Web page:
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Rain, Late Planting, and Nitrogen

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By Emerson Nafziger

University of Illinois

One of the most pressing questions as planting continues into June after a very wet May is whether or not the high rainfall amounts over the past month have affected the amount of nitrogen fertilizer needed for the corn crop this year. This is a complicated question, related both to concern about how much early-applied N might be lost and to decreased yield potential from late planting that might lower the need for N. The recent price increase in corn also provides an incentive to make sure the crop gets enough N.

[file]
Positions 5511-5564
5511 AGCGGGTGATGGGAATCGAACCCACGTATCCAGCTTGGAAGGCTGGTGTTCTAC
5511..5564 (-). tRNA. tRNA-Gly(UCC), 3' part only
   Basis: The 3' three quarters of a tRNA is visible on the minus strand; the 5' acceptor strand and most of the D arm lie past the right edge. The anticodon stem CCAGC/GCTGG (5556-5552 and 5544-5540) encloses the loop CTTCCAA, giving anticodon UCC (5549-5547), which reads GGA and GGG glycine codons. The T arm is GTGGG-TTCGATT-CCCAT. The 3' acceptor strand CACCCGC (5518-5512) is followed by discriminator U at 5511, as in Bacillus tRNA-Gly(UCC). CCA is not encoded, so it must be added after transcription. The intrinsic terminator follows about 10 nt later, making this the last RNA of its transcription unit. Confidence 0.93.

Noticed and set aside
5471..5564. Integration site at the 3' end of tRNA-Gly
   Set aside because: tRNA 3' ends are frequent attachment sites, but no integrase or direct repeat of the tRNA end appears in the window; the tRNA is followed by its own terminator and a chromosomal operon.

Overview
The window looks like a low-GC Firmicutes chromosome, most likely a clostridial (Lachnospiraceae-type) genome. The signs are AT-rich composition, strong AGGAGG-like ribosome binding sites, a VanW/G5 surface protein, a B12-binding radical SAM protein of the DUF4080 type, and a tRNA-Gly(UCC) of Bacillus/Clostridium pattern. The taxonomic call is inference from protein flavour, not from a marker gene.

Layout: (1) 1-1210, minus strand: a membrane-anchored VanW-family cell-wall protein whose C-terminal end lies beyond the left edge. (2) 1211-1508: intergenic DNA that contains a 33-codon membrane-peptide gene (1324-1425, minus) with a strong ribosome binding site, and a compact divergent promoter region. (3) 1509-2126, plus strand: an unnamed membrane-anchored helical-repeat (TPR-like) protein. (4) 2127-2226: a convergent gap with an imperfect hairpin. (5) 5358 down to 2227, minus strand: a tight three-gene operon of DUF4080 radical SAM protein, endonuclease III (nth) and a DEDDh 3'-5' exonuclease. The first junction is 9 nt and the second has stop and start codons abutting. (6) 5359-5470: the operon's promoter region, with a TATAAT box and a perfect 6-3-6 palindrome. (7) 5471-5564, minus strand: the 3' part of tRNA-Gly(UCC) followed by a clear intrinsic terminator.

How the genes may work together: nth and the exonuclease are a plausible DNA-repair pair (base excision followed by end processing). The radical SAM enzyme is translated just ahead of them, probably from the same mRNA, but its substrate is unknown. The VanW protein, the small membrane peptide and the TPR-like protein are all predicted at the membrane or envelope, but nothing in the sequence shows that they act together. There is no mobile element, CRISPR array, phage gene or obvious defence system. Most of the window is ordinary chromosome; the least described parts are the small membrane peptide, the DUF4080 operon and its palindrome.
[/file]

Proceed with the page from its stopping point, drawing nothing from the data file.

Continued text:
Dr. John Sawyer of Iowa State University posted an article this week in which he described their finding that the crop is likely to respond to additional N if total rainfall from April through June exceeds 16 inches in most of Iowa, and if March-June rainfall exceeds 18 inches in southeastern Iowa. The MRTN rate from the N rate calculator in Iowa is 140 lb N per acre, less than the 180 lb N or so in southern and central Illinois, and 170 in northern Illinois, for corn following soybean.

Link to full article:

https://bulletin.ipm.illinois.edu/?p=4634